Letter: Prop. 203 is wolf in sheep's clothing
Proposition 203 - the Medical Marijuana Initiative - is an important Nov. 2 ballot decision. It allows for possession, growth, purchase and use of marijuana for approved cardholders with a debilitating medical condition.
But is that what it is really for, or is it the first step in attempting to legalize marijuana in Arizona?
The Marijuana Policy Project (MPP) brought the initiative to Arizona. The MPP is a Washington, D.C.-based organization whose mission statement is to envision a nation where marijuana is legal.
Prop. 203 proposes to allow terminally or seriously ill patients to use marijuana. Qualifying patients will register with the Arizona Department of Health, thereby becoming cardholders, and will obtain marijuana from nonprofit dispensaries or grow their own.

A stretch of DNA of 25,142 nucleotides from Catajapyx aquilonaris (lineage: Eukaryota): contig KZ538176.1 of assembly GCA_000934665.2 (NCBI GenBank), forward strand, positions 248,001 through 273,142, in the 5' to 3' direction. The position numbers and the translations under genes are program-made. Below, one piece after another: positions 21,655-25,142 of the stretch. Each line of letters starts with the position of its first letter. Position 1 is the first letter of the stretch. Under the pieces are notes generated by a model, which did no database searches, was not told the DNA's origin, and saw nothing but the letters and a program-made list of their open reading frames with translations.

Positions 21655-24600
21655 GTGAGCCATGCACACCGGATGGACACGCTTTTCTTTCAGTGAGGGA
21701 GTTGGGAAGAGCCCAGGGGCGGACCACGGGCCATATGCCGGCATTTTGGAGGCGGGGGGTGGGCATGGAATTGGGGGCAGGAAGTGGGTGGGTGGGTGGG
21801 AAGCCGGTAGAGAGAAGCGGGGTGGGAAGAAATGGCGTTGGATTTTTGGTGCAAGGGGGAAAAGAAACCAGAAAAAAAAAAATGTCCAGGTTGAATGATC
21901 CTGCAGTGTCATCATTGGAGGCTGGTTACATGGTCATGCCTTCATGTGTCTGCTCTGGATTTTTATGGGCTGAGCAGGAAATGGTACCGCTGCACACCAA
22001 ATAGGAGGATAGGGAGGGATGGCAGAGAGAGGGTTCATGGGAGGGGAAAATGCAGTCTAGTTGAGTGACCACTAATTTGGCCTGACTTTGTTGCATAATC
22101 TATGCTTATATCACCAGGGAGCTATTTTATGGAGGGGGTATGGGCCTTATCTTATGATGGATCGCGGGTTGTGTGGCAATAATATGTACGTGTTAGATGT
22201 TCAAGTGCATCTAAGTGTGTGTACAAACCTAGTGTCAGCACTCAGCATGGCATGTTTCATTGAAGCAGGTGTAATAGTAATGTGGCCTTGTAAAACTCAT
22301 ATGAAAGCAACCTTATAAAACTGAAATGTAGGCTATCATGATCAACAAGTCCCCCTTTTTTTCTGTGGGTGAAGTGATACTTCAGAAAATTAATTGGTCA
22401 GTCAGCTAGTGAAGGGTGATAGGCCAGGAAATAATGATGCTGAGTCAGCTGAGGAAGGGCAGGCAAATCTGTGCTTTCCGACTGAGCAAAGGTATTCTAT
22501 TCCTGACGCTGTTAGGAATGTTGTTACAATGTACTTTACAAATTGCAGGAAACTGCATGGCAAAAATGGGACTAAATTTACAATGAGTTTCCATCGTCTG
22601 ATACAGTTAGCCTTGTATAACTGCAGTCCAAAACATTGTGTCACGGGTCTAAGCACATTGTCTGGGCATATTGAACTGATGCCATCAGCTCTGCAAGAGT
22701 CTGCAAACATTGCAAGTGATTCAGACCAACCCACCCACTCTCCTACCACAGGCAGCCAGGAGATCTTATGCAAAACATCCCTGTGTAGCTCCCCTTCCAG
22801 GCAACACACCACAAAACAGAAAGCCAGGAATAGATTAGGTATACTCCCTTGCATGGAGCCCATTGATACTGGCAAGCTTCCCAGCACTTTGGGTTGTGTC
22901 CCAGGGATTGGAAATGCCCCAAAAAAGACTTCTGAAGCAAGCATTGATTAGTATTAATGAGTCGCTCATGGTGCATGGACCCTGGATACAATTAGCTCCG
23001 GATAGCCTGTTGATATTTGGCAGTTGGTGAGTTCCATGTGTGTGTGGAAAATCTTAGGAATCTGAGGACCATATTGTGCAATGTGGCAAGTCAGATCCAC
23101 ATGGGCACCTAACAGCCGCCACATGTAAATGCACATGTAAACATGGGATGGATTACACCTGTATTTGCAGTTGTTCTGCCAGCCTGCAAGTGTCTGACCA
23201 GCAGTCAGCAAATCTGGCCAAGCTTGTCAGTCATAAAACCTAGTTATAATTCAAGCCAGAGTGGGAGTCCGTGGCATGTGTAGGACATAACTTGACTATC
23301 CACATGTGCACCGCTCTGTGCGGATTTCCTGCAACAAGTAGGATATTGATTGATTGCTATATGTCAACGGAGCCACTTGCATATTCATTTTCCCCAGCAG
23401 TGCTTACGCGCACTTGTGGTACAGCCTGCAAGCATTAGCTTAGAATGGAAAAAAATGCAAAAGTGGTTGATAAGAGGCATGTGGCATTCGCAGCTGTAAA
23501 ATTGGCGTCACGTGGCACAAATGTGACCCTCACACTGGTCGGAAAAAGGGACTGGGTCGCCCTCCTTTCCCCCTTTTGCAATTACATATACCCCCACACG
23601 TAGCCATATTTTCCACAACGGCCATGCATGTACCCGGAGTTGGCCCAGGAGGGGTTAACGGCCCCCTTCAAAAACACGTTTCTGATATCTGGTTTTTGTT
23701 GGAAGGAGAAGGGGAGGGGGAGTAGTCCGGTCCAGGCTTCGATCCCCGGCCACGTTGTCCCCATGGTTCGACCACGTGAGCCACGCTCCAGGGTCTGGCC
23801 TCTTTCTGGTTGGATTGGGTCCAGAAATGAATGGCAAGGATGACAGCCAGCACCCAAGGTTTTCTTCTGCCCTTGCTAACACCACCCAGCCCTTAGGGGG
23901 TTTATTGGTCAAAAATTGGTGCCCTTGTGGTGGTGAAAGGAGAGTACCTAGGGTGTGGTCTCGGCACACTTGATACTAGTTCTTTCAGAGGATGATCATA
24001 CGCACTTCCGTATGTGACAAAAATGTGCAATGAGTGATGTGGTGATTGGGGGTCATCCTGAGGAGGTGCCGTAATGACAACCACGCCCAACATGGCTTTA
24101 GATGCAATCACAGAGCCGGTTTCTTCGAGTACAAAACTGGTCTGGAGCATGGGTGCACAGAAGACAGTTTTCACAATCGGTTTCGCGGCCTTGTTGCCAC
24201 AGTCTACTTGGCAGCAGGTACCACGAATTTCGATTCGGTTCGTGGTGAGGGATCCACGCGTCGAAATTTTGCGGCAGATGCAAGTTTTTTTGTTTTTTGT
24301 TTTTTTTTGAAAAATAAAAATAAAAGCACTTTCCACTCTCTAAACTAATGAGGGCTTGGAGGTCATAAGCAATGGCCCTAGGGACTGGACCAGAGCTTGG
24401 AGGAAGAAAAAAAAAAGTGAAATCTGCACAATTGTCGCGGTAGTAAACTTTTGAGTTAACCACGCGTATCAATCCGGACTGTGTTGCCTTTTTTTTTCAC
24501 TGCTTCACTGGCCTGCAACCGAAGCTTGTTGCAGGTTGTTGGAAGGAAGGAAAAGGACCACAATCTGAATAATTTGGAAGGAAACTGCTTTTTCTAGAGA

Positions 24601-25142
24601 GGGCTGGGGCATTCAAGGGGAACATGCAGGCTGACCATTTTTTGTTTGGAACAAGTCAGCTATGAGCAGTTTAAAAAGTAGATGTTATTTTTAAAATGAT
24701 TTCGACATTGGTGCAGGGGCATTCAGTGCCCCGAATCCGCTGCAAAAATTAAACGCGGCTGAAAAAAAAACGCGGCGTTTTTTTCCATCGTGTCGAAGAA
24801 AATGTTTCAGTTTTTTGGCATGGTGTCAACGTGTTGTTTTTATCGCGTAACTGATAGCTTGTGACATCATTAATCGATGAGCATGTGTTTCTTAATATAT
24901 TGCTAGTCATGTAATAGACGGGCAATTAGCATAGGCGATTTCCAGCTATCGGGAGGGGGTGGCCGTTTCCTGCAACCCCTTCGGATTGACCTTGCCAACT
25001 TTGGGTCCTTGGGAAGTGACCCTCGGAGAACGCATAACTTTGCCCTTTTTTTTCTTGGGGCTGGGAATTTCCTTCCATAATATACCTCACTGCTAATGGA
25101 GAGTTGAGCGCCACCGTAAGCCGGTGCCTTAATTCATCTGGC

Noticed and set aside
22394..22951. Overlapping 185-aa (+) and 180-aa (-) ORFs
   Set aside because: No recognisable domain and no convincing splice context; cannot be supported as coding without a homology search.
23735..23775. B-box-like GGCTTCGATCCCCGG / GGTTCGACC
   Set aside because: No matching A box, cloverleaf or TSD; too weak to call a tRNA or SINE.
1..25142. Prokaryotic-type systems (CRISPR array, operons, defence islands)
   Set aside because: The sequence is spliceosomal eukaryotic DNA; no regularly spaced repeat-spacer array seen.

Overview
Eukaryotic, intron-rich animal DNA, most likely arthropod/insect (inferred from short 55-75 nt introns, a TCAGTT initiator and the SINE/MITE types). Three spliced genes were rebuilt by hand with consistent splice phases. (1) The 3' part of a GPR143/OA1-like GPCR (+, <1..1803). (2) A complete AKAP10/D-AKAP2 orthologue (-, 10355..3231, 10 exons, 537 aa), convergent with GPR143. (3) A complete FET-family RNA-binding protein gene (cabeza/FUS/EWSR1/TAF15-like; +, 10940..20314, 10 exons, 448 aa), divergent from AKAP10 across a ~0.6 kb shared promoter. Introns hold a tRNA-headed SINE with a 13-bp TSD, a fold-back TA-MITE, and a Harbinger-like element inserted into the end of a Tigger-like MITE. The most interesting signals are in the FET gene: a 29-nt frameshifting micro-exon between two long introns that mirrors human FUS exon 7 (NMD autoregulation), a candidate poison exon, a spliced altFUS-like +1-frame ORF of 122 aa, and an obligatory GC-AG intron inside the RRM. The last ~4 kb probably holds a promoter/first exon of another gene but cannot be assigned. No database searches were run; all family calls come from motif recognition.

In states that have approved medical marijuana, such as California, Montana and Colorado, most cardholders have more subjective illnesses such as "pain." In Colorado these patients are in their 20s to 40s. States with medical marijuana also have some of the nation's highest addiction rates.
Prop. 203 is designed to prey on voters' sympathy for the terminally ill and those with debilitating illnesses, when it is nothing more than a vehicle to virtually decriminalize marijuana in Arizona by creating legal barriers for law enforcement, prosecutors, courts, state licensing entities, employers, schools and landlords.
Voters should to take a serious look at Prop. 203 and say "no."
Lora Lee Nye